9. Once you have made timely identification of replacement property or properties for your deferred exchange, there is another important time restriction: Closing on all replacement property must be completed by the earlier of:

(a)180 days from the transfer of your relinquished property; or

(b) The due date for your federal income tax return (including extensions) for the year in which your property was relinquished (or in event of multiple exchange properties for the year in which the first such property was relinquished).

If your relinquished property was transferred after October 17, but before the end of the year and your income tax return is due April 15, then this would be the deadline for receiving all replacement property, even though it is less than 180 days. If your exchange is in this category and you want to have the full 180 days, you may get the full 180 days to complete your exchange by requesting an automatic extension of time to file your return. Consult your accountant in ample time to have a request for extension filed on your behalf.

10. Advise your intermediary of the closing date and agent, and confirm that the funds have been received by the closing agents.

11. Receive title to the replacement property; receive any boot; pay any additional funds needed to close.

12. Report the details of the transaction on your annual tax return.

Remember, this is but an introduction to the subject. Please feel free to contact me, Jule Herbert, at herbert@herbertlawfirm.com, for additional information.

The basics

There are four basic “uses” of property according to the IRS. These uses and examples of common terms, or typical actual uses under these classifications are:

1. Property held for personal use or consumption. (Primary residence; “vacation property.” However, proper advance planning can easily convert the use of vacation property to income-producing property.)

2. Property held primarily for re-sale. (Inventory of a developer.)

3. Property held for productive use in a trade or business. (Business or rental property, “income-producing” property.)

4. Property held for investment. (Vacant lot; perhaps property bought and held in anticipation of market demand changes.)

Uses “3” and “4” qualify for 1031 tax deferral. And, yes, investment property can be exchanged for income-producing property. For example, a vacant lot or an office building can be exchanged for a beach-front condominium.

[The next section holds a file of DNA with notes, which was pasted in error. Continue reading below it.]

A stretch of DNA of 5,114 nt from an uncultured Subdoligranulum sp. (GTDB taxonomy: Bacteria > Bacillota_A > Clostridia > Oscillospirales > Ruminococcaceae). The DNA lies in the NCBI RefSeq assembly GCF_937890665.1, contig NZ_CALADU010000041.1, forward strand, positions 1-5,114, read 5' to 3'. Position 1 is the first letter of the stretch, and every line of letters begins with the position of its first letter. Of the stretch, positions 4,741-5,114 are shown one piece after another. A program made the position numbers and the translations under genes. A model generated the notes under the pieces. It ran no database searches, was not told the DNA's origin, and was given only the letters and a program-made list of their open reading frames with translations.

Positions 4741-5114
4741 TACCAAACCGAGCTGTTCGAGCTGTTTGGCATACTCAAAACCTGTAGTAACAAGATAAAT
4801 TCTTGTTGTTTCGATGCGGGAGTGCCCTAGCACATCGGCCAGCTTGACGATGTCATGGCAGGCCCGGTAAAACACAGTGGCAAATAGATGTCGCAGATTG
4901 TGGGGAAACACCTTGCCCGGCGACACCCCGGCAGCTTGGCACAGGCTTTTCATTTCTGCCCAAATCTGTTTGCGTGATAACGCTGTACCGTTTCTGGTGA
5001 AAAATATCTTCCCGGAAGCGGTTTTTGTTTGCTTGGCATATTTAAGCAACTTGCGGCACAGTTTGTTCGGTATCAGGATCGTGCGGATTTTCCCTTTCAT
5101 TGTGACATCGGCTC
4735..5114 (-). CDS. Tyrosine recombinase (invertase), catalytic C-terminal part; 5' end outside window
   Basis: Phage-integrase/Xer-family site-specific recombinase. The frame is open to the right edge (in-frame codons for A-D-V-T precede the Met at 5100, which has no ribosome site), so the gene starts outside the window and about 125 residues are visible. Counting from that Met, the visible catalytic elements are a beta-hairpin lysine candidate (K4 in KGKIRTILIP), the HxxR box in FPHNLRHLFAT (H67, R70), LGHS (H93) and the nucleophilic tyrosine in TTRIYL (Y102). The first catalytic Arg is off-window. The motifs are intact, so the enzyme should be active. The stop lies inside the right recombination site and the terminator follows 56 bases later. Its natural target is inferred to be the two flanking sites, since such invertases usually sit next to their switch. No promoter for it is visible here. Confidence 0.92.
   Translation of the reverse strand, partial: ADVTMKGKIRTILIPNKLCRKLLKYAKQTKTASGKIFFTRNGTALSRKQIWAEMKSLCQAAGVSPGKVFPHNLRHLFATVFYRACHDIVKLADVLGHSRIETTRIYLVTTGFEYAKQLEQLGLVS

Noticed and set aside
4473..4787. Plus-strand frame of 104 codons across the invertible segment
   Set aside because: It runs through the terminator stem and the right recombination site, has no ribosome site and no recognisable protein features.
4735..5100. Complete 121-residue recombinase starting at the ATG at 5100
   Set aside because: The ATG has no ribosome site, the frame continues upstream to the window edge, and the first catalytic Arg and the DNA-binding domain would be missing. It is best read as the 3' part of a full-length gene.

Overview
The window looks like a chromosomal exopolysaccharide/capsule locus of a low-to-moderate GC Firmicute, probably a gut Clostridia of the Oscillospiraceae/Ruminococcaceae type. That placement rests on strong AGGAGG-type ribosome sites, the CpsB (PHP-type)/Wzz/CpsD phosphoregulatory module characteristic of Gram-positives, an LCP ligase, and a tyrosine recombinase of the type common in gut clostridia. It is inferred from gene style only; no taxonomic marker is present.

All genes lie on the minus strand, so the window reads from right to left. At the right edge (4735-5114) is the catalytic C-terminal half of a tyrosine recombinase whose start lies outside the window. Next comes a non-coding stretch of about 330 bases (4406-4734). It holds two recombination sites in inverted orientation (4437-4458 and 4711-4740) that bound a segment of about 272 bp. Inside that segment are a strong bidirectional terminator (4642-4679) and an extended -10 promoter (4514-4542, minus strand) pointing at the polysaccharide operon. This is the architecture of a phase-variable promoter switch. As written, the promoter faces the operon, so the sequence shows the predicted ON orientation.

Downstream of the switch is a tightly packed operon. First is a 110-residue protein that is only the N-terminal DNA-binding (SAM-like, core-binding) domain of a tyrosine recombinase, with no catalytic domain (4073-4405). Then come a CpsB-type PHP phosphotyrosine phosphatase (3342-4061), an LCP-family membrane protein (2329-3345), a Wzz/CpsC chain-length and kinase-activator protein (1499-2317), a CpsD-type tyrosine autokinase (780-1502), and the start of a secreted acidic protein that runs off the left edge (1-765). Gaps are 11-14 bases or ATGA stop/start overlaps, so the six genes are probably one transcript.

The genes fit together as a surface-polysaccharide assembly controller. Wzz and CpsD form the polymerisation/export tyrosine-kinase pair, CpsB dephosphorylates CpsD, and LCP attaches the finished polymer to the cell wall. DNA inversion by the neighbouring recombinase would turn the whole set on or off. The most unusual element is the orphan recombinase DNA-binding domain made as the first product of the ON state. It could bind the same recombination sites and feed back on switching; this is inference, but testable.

A taxpayer may even change the use of the property under certain rules and circumstances so that at the time of the exchange it is being held for a qualified use. Call for details. Property held outside the USA and its territories does not qualify for exchange with property held within the USA.

Does your property qualify for 1031 treatment?

IRS Section 1031 provides that the exchange of certain types of property will not result in the recognition of gain or loss: “No gain or loss shall be recognized if property held for productive use in a trade or business or for investment purposes is exchanged solely for property of a like-kind.” Of course, it is usually difficult to find someone who has the property you want who is willing to accept the property you wish to relinquish. Direct barter has it inefficiencies. Fortunately, by using a “qualified intermediary,” a taxpayer can convert what would otherwise be a sale and subsequent purchase into an exchange with no recognition of gain.

The properties exchanged and received must be of “like-kind” and must be held either for investment or for productive use in a trade or business. “Delayed exchanges” allow — if properly structured — for a taxpayer to transfer property now and acquire new property at a later date -- still qualifying for the benefits of a tax-free exchange. I can promise you professional legal advice in these matters, timely and courteous service, and modest fees. Generally my firm’s role in 1031 exchanges includes serving as the “qualified intermediary” — the entity which holds the funds from the closing on the taxpayer’s relinquished property and then provides those funds for the purchase of the replacement property at the appropriate time and place.